The Recruitment and Employment Confederation (REC), the professional body for UK-based recruitment businesses, has become the latest voice in the staffing industry to raise concerns about employment policy proposals contained in the Labour Party manifesto.

Amongst numerous other measures, the manifesto pledges to abolish zero-hours contracts to ensure that workers are guaranteed a number of hours every week and to ban Umbrella Companies. If elected next month, the Labour Party would also transfer the burden of proof regarding employment status: the law would assume that a worker is an employee unless the employer can prove his or her self-employed status.

On learning about these plans after a draft version of the manifesto was leaked last week, the Freelancer and Contractor Services Association (FCSA), an Umbrella Company trade body, condemned the proposal to abolish Umbrella Services as “foolhardy” and demonstrating a lack of thought, consideration and understanding by the Labour Party.

Julia Kermode, the FCSA’s chief executive, said: “It would be foolhardy to ban Umbrellas unilaterally considering that this sector is worth in excess of £3bn in tax and National Insurance contributions to the Exchequer annually.”

She emphasised points that are wholly overlooked in the manifesto. Umbrellas allow contracting professionals to work independently for a sequence of end hirers. They also provide full employment rights to these contractors, including all the statutory benefits from holiday pay to sickness pay, paternity and maternity pay, pensions redundancy pay and adoption pay.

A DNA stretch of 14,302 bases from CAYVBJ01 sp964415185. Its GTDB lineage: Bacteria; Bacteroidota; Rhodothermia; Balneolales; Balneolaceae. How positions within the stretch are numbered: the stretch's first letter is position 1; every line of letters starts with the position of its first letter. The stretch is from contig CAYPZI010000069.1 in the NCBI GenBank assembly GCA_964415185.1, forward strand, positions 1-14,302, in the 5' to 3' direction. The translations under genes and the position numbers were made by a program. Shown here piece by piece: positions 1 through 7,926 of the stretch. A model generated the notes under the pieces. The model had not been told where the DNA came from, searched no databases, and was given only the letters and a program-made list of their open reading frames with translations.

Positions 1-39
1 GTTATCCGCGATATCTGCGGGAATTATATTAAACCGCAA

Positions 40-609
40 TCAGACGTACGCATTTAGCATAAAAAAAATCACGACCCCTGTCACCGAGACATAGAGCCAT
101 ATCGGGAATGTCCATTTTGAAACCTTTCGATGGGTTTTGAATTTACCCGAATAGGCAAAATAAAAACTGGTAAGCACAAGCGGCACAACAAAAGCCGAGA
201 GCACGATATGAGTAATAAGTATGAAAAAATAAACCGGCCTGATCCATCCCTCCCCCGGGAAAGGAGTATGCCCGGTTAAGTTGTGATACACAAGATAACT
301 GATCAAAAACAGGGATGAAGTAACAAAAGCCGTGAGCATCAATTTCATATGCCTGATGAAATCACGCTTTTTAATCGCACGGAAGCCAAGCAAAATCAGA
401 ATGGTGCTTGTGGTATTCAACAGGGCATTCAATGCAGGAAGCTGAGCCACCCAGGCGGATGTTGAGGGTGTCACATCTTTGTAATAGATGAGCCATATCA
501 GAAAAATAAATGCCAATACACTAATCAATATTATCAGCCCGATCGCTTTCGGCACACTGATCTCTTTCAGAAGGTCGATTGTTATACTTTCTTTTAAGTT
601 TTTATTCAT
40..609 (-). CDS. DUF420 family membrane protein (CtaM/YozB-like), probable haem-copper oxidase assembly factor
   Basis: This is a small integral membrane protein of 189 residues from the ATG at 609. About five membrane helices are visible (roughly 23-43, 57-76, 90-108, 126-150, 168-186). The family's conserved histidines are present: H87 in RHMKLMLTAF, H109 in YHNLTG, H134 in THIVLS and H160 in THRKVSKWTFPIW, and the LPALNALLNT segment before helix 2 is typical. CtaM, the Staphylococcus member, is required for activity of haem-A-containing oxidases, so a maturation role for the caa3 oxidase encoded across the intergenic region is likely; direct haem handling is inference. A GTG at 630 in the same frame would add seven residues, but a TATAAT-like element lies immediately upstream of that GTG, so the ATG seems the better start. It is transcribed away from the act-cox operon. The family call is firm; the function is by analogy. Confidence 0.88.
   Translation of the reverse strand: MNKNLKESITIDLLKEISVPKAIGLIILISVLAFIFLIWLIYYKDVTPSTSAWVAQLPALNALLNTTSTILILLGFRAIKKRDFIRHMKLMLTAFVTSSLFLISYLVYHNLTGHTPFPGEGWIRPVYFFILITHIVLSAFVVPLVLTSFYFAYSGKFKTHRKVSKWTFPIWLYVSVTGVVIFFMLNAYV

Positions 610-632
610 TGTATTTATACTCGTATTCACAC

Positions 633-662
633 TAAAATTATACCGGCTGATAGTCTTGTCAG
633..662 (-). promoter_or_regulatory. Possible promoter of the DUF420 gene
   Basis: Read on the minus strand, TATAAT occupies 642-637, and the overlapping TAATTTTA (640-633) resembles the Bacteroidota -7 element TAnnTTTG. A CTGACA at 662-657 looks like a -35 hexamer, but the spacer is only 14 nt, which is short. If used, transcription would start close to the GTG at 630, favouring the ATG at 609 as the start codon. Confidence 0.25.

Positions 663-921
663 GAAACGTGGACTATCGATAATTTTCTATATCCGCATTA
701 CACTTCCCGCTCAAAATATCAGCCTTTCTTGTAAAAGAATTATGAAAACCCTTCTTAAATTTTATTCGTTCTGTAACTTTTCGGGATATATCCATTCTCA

Now, the REC’s Policy Advisor, Richard Sagar, has weighed in on the manifesto pledges. While the REC supports appropriate legislation to protect workers and counter rogue providers who undercut compliant businesses, Mr Sagar tactfully took issue with the manifesto commitment to implement blanket bans.

Calling for the entire recruitment supply chain to be regulated under the Conduct Regulations, he emphasised the fact that a key driver of flexible working patterns is individual choice. Urging policymakers not to conflate zero-hours contracts with agency work, he said: “Any Government should not limit people’s ability to work in different ways but ensure they are making an informed choice.

We believe all workers, including temporary staff, must be treated fairly. The rights that agency workers are already entitled to are often misunderstood, and we will continue to argue that the priority should be to ensure that existing regulations are effectively enforced rather than creating more legislation.”

His remarks are entirely applicable to highly skilled contracting professionals who positively choose to work flexibly via Umbrella Companies in preference to salaried employment, as many supply teachers, social workers, nurses and IT contractors clearly demonstrate.

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